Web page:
I struggled at times to find topics to talk to him. I lied about how much my bike was. I didn't want to give him the real amount because I didn't want him to think I was rich or money was easy for me. But he probably already thinks that. Somewhere in our conversation, my grandfather came up.
My grandfather was actually in a hospital in town. We both decided to go there to see him, so dinner was expedited. Towards the end of the meal after the bill was paid for, he picked up a plate and gave to a waitress. I hadn't seen anyone do this ever in my entire life. I wasn't sure until he explained it to me that the waitresses there were all university students making 1.2 million Dong a month working from 4 to 10. My eyes widened. A girl came over and thanked us for the plate of crispy pork. It reminded me of giving food to a homeless person. I felt extremely guilty. The meal was 600,000. Half of her monthly pay. Oh, and she has a degree in accounting, but she has to work two jobs as a waitress.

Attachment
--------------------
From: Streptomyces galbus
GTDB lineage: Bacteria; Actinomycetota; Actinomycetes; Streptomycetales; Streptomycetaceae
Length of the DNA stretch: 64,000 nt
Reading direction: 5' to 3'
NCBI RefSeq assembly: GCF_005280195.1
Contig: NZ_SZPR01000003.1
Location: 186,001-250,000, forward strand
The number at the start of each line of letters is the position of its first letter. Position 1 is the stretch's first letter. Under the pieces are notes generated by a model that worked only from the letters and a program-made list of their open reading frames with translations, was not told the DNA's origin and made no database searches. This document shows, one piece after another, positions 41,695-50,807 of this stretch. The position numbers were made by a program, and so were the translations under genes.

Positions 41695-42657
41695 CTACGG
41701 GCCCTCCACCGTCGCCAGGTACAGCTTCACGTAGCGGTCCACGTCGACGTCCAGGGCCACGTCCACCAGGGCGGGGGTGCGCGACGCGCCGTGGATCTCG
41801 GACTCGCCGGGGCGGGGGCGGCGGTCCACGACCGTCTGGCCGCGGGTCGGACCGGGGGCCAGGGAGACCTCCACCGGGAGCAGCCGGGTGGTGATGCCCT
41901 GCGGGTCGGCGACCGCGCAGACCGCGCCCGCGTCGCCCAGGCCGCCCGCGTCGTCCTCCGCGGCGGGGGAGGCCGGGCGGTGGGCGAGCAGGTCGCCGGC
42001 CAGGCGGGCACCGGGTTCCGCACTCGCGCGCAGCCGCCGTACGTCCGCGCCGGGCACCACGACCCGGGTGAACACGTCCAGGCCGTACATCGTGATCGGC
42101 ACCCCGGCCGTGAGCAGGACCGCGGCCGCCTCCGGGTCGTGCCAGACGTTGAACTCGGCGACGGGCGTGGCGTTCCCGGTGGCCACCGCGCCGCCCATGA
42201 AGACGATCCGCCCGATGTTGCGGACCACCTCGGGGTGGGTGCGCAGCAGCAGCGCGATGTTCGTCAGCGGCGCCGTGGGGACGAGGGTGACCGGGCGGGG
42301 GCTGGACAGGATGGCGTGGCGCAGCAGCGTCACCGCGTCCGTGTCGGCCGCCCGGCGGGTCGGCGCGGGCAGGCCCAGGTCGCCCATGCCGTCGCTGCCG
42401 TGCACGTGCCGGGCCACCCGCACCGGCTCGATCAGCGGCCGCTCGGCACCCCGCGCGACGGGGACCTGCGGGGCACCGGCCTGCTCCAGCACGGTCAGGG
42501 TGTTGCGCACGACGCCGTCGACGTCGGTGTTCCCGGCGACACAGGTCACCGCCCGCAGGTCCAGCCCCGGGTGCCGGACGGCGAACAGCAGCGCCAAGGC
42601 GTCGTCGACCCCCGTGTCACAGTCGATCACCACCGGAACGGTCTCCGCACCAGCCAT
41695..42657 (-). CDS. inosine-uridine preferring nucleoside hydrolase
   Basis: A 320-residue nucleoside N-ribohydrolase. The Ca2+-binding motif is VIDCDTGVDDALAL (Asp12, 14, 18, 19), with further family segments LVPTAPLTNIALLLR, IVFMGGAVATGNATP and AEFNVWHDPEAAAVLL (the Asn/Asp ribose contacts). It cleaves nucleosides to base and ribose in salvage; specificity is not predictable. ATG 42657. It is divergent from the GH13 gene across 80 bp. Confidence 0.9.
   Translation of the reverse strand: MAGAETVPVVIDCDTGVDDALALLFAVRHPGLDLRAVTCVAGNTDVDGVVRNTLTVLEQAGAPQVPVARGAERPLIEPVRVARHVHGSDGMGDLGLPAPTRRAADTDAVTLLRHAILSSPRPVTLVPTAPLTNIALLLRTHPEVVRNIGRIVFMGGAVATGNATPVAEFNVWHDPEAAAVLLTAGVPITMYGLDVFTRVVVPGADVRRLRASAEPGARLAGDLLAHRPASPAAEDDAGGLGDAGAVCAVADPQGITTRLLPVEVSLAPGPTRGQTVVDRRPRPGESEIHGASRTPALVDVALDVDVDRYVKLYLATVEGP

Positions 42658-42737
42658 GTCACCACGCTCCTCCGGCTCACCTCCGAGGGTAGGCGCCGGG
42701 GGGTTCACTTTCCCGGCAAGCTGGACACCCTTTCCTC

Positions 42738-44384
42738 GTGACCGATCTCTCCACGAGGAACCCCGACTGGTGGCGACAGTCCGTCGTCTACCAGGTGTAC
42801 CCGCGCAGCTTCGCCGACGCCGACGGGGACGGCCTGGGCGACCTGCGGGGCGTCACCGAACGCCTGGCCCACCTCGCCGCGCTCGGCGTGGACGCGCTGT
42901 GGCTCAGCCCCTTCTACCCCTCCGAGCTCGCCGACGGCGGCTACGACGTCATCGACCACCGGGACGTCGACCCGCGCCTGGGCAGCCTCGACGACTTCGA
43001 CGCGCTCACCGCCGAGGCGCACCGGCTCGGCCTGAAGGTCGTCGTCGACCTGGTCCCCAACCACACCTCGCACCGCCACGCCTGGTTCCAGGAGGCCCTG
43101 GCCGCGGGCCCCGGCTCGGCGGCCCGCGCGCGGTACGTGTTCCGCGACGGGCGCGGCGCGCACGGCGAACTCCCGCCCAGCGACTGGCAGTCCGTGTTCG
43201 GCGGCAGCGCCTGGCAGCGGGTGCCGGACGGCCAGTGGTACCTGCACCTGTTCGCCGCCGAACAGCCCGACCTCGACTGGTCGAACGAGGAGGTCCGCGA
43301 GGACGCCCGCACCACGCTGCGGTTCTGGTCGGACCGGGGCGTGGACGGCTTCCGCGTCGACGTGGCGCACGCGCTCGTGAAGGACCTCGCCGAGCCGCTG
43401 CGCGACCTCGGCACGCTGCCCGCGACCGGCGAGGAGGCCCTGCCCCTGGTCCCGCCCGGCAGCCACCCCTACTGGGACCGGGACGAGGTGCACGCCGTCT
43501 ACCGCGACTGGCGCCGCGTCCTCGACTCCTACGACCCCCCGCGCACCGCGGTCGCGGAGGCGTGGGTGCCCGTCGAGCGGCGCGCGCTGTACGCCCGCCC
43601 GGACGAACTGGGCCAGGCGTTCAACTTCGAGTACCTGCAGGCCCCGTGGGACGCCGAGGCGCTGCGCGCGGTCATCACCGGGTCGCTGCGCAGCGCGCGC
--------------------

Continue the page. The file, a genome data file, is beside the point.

We hopped into a little taxi and headed back towards the city. The hospital in the evening was strangely quiet. Not much activity as the last time I was there, which was morning. This wasn't Cho Ray, I kind of forgot the name, but it was pretty close. My grandfather was missing at first, but eventually returned to his room. I forgot the relative was his caregiver because I hadn't seen him for a year. In Vietnam, when a family member is in the hospital, a healthy family member has to go there to help take care of them or pay someone else to do it. I don't know what nurses are for. My grandfather lectured me in front of everyone. Told them about me and what I was doing in Vietnam and all that same trite stuff. When he spoke to Hiep, it was as if he was speaking to a stranger. We're both his grandchildren, Hiep is at least 15 years older than me, yet my grandfather gave him no respect. I was talking back to my grandfather about certain topics he brought up. Hiep would never do such a thing. I tried to kid around and joked a bit. But eventually, I bid them all goodbye and left.

        I gave Hiep 15 dollars to get a taxi ride back home. I didn't want him to take a late bus or have to ride a xe om in the rain. In the grand scheme of things, being in that depressing hospital with horrid conditions scary to the west and realizing that I never ever want to be there. Vietnam sucks if you can't ignore the financial differences like me. Vietnam is great if you just bring your money here and spend it without noticing needy people around you. This is a developing country. Wages aren't high. Many people, including my own family members are struggling. Why can't I have rich relatives?